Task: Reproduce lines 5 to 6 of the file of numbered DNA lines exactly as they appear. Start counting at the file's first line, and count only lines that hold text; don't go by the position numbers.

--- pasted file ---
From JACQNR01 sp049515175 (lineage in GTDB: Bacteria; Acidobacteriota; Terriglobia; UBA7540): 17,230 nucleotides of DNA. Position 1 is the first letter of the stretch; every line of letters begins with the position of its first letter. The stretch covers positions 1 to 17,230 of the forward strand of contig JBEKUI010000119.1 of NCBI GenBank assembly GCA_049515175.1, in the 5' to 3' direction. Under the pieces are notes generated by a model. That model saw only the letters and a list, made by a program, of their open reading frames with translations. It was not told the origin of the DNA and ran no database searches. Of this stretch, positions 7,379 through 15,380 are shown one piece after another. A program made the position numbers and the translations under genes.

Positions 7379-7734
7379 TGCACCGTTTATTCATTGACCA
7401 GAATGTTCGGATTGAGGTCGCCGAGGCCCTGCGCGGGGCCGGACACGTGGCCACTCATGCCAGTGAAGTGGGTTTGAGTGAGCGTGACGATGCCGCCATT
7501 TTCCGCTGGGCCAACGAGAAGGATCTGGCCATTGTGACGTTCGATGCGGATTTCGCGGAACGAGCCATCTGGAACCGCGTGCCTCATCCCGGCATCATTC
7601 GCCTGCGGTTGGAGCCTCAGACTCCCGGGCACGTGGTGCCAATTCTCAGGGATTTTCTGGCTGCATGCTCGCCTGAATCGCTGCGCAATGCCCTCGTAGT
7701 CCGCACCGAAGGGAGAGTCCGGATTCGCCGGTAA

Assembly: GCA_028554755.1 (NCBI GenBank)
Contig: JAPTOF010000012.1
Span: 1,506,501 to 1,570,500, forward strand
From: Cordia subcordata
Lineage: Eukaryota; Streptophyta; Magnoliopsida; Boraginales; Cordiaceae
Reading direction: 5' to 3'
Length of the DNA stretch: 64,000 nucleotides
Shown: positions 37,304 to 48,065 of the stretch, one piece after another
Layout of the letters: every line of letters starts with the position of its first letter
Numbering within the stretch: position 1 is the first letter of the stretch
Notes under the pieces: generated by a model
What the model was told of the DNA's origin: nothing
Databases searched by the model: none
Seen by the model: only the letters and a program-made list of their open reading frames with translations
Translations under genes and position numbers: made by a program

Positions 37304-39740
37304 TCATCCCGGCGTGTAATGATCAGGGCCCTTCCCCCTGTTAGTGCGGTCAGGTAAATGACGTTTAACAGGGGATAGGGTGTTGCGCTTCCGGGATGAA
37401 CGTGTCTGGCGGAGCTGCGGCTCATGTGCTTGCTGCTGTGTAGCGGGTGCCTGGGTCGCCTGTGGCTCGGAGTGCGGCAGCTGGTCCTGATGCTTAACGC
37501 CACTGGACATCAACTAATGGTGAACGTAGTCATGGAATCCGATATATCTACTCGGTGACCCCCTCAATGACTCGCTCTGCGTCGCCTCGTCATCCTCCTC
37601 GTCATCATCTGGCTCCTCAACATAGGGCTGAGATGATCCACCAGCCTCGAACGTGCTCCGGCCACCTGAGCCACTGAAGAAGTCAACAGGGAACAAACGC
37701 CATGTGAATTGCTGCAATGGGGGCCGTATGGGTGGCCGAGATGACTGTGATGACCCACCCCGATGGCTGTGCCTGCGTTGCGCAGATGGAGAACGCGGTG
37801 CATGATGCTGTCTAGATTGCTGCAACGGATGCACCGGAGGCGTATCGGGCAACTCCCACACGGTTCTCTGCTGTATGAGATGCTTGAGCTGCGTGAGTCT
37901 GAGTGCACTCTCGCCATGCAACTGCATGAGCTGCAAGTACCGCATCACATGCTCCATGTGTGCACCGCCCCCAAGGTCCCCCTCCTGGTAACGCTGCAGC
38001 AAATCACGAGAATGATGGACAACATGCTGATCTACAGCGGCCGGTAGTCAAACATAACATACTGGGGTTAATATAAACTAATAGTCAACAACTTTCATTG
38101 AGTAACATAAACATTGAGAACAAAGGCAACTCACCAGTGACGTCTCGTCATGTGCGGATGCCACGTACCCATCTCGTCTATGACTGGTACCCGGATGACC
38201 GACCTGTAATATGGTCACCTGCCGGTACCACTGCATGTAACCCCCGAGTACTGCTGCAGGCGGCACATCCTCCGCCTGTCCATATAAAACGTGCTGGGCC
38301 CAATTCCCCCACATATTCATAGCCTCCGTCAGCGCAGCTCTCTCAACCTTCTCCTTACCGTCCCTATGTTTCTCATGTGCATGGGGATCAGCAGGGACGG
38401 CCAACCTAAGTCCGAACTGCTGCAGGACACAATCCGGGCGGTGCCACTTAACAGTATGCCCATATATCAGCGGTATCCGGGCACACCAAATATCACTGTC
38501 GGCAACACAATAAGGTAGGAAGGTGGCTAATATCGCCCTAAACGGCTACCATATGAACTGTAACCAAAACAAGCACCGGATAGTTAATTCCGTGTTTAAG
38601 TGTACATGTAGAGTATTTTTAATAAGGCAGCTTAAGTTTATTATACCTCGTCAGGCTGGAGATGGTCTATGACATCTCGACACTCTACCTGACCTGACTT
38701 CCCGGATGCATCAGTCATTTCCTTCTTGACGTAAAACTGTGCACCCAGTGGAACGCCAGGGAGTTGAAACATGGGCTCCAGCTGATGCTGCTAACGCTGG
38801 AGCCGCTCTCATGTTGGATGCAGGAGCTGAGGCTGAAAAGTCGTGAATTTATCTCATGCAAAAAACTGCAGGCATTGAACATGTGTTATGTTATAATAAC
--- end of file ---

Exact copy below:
7501 TTCCGCTGGGCCAACGAGAAGGATCTGGCCATTGTGACGTTCGATGCGGATTTCGCGGAACGAGCCATCTGGAACCGCGTGCCTCATCCCGGCATCATTC
7601 GCCTGCGGTTGGAGCCTCAGACTCCCGGGCACGTGGTGCCAATTCTCAGGGATTTTCTGGCTGCATGCTCGCCTGAATCGCTGCGCAATGCCCTCGTAGT